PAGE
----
“Election Commission has specially added a column of religion in the voters registration form. Ahmadis have to sign a declaration showing their disconnection with the Holy Prophet (PBUH) for registering themselves as a voter in it and an Ahmadi cannot even think of such disconnection,” reads a Jamaat Ahmadiyya press release with regards to the community’s boycott of the local bodies’ elections.
If the likes of ASWJ and LeJ have their way, maybe the Shia community could be asked to sign something along similar lines for yet another separate electoral list owing to their ‘diversion’ from paying allegiance to the initial caliphs of Sunni Islam. Let’s not forget that the likes of Azam Tariq and Ahmed Ludhianvi have been elected to parliaments.
As Pakistan works on reconciling civil-military ties to ensure democratic stability, while simultaneously propelling a National Action Plan (NAP) to “counter religious extremism in all shapes and forms”, the minorities’ repudiation of the local government elections should ring alarm bells on both the democratic and counterterrorism fronts.
Implementation of true democracy isn’t just a fight against military coups or fraudulent votes, more crucially it’s a struggle to form a mechanism that treats all state citizens equally, regardless of their religious viewpoint. That is only possible through secularisation – separation of state and religion – of the Constitution. For, once you make Islam the state religion, like any other ideology, the Constitution would thence propel its adherents as superior citizens, regardless of any token mention of equality in the preamble. Furthermore, ramming Shariah law in the Penal Code has further exacerbated the discrimination and formulated the Islam-specific blasphemy law, which has become the most potent arsenal to target religious minorities over the past 29 years.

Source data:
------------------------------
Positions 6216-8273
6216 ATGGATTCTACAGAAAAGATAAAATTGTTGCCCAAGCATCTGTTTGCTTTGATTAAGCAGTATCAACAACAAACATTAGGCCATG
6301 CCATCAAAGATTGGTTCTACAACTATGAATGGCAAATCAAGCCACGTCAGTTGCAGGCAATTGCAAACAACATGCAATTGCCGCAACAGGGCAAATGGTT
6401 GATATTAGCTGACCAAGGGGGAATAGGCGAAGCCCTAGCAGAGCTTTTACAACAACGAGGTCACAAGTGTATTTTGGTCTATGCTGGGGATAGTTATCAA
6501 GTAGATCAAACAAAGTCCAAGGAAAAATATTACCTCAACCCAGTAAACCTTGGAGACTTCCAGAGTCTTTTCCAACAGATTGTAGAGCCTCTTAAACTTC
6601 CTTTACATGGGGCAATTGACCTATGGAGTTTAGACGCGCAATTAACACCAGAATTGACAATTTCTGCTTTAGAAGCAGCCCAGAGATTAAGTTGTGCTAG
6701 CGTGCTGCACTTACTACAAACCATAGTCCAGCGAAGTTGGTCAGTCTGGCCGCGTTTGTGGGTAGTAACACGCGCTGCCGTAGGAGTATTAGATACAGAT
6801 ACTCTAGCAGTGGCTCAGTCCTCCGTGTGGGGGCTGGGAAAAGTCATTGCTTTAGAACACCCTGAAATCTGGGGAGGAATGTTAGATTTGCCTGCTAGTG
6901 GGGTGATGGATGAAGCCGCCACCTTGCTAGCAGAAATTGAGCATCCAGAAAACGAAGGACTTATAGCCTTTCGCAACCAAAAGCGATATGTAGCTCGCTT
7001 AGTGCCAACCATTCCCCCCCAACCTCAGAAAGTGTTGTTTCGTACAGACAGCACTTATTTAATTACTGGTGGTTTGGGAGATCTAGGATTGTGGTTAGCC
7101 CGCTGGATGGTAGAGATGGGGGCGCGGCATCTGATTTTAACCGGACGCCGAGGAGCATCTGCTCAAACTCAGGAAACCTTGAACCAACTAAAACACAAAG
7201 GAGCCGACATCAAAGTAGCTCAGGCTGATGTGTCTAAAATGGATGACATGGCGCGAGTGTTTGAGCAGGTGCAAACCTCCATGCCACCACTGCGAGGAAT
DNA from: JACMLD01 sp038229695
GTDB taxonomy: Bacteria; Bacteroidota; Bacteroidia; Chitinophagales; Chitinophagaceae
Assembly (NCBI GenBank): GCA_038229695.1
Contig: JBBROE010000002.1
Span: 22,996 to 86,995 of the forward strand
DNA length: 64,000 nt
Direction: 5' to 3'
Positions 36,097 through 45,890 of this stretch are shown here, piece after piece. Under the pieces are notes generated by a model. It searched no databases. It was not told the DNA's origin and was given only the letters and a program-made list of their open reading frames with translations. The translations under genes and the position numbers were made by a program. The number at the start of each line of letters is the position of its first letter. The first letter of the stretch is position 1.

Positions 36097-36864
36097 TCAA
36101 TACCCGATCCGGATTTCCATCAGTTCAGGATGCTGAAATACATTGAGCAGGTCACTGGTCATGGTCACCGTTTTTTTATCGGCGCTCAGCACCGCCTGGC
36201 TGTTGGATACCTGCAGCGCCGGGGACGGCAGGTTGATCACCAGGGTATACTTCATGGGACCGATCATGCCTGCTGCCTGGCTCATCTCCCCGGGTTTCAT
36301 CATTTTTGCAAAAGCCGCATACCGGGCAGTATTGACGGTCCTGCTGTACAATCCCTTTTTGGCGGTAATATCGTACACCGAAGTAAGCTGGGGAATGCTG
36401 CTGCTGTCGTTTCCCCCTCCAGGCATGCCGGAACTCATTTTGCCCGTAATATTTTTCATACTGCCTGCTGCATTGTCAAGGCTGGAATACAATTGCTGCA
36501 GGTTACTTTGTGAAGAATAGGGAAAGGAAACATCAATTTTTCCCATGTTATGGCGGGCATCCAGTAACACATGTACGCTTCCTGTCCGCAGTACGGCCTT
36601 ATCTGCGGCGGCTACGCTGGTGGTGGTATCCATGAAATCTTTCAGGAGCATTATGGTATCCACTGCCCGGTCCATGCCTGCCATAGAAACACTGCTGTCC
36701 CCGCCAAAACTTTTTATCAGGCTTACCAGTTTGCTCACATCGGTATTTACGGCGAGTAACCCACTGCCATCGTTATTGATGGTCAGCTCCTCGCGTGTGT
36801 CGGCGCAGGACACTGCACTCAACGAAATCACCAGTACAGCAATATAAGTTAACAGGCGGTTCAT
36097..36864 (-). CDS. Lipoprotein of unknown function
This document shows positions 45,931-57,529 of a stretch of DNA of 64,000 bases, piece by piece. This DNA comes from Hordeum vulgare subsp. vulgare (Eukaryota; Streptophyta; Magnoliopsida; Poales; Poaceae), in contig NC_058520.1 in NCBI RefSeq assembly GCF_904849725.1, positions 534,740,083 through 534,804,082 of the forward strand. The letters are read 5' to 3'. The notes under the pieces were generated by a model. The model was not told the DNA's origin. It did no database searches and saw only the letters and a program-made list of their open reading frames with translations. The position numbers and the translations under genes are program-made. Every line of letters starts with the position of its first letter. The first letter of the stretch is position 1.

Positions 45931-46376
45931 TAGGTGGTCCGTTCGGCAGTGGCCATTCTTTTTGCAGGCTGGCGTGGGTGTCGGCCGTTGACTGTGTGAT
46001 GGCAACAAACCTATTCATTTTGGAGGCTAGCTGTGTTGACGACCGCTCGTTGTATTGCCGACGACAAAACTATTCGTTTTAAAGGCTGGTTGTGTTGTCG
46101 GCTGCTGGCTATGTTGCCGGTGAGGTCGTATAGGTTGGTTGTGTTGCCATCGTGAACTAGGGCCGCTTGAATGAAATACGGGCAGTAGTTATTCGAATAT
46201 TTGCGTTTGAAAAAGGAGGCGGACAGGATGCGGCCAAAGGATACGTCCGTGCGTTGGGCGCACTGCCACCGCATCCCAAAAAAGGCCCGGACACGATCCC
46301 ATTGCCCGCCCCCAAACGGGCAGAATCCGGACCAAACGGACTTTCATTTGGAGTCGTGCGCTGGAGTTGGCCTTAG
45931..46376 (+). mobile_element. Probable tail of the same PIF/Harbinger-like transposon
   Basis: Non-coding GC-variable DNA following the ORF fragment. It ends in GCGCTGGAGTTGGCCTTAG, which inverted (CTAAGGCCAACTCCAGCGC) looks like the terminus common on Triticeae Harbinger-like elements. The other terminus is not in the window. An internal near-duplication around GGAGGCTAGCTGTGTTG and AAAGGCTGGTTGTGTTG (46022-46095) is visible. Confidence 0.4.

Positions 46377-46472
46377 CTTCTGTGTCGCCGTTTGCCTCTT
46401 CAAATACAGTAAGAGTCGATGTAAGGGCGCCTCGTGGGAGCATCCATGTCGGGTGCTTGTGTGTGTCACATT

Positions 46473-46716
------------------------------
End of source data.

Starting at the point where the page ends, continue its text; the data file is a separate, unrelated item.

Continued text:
While treating all religious communities – regardless of their un-Islamic or ‘heretic’ viewpoints – equally is a prerequisite for democracy, no plan against religious extremism would make any significant inroads towards societal tolerance unless similar equality is exercised in counterterrorism policymaking. No matter how ‘sacrilegious’ a community or an individual’s beliefs, unless every person is identically protected against hate speech and threats of violence, the NAP would remain a campaign against a selected group of militants at the very best. For, any policymaking against terrorism as a whole would have to identify its Islamist roots, which are actually nourished by the Muslim supremacism embedded in the Constitution.
Unless the Pakistani Constitution treats the ‘Sadiq and Ameen’ pious Muslim of Article 62 and 63 the same way as it would treat a ‘deviant’ Ahmadi, a non-Muslim Hindu or any individual who denies religion completely, any electoral process in Pakistan would remain half-baked, undemocratic and skewed towards the majority.
In a true democratic state there actually aren’t any ‘minorities’ when it comes to voting during elections. The fact that Pakistan not only has a ‘minorities list’ but ensures that Muslim majority political parties decide the fate of other religious communities, shows that any elections in the country are a sham for millions of non-Muslims. If this form of electoral rigging persists, Pakistan will remain light years away from being an actual democratic state, even if there are no military coups, and all elections are deemed ‘free and fair’ by ECP or any patched up judicial commissions.